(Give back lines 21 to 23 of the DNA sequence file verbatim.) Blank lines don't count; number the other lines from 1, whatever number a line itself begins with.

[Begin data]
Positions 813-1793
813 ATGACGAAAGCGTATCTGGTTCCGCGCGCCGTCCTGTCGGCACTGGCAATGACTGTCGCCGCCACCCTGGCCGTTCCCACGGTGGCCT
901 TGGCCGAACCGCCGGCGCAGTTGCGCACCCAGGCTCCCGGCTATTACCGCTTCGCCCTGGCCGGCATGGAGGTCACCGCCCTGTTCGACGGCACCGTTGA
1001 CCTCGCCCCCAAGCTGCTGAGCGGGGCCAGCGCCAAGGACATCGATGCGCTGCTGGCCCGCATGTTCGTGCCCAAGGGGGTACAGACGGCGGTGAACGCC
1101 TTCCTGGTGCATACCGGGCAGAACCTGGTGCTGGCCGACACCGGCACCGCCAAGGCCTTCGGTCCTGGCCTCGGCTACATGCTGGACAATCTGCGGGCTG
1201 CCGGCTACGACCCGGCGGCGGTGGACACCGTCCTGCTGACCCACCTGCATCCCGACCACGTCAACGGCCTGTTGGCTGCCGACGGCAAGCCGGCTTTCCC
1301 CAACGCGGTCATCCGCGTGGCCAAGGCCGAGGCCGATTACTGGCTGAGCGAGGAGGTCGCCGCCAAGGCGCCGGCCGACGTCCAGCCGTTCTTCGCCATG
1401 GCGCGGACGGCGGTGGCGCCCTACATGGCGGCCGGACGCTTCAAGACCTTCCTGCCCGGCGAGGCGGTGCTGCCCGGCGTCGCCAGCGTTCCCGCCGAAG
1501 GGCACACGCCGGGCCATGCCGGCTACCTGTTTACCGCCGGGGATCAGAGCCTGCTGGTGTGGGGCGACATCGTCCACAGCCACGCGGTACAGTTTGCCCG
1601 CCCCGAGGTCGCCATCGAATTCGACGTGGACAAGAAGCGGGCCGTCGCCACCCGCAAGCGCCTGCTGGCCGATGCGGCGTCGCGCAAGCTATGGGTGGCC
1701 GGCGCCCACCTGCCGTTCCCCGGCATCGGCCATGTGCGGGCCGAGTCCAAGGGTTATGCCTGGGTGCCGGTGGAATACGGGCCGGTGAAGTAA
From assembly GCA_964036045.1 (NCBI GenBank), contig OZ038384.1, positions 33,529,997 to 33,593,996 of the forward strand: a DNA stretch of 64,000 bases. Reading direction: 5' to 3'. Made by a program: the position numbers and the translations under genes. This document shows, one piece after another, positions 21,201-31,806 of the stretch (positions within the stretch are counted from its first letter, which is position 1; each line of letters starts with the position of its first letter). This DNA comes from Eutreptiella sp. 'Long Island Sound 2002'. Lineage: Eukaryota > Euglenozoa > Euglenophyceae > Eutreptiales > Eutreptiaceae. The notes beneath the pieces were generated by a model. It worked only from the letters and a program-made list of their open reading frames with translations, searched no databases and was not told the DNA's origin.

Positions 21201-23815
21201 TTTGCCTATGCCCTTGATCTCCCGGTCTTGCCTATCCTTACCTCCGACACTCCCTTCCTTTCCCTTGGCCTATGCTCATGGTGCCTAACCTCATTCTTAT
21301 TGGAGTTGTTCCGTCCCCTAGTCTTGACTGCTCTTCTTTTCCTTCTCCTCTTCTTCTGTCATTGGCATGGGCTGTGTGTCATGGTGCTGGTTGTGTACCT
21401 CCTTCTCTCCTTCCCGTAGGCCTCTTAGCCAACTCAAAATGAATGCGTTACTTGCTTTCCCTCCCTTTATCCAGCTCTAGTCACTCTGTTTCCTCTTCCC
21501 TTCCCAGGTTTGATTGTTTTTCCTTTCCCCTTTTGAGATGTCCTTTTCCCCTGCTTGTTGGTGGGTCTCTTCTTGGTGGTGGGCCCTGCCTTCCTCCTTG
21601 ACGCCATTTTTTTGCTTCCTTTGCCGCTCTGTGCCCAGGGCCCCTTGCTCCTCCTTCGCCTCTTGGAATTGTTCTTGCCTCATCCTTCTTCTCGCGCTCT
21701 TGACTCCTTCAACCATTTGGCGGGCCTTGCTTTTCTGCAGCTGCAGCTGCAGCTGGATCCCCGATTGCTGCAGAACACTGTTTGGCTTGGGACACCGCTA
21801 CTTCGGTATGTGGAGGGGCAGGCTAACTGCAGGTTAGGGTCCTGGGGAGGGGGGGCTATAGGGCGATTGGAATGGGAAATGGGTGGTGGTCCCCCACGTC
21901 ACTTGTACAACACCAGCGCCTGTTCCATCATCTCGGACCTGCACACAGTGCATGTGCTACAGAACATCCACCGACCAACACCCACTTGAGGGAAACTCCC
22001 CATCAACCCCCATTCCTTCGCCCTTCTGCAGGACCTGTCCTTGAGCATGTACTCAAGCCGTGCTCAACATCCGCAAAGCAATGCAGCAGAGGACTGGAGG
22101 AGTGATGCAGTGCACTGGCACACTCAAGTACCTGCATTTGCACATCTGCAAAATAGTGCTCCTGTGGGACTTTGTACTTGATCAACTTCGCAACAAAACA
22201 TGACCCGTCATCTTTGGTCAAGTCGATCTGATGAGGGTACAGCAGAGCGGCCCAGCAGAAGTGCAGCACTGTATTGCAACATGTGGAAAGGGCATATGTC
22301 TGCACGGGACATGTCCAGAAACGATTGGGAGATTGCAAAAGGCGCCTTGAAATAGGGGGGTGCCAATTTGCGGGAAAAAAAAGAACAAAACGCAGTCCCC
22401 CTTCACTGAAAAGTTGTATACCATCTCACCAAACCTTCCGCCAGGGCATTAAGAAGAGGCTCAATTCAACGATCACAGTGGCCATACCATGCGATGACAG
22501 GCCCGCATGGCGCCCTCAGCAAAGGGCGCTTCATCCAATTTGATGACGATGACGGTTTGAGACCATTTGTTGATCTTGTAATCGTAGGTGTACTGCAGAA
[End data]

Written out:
21901 ACTTGTACAACACCAGCGCCTGTTCCATCATCTCGGACCTGCACACAGTGCATGTGCTACAGAACATCCACCGACCAACACCCACTTGAGGGAAACTCCC
22001 CATCAACCCCCATTCCTTCGCCCTTCTGCAGGACCTGTCCTTGAGCATGTACTCAAGCCGTGCTCAACATCCGCAAAGCAATGCAGCAGAGGACTGGAGG
22101 AGTGATGCAGTGCACTGGCACACTCAAGTACCTGCATTTGCACATCTGCAAAATAGTGCTCCTGTGGGACTTTGTACTTGATCAACTTCGCAACAAAACA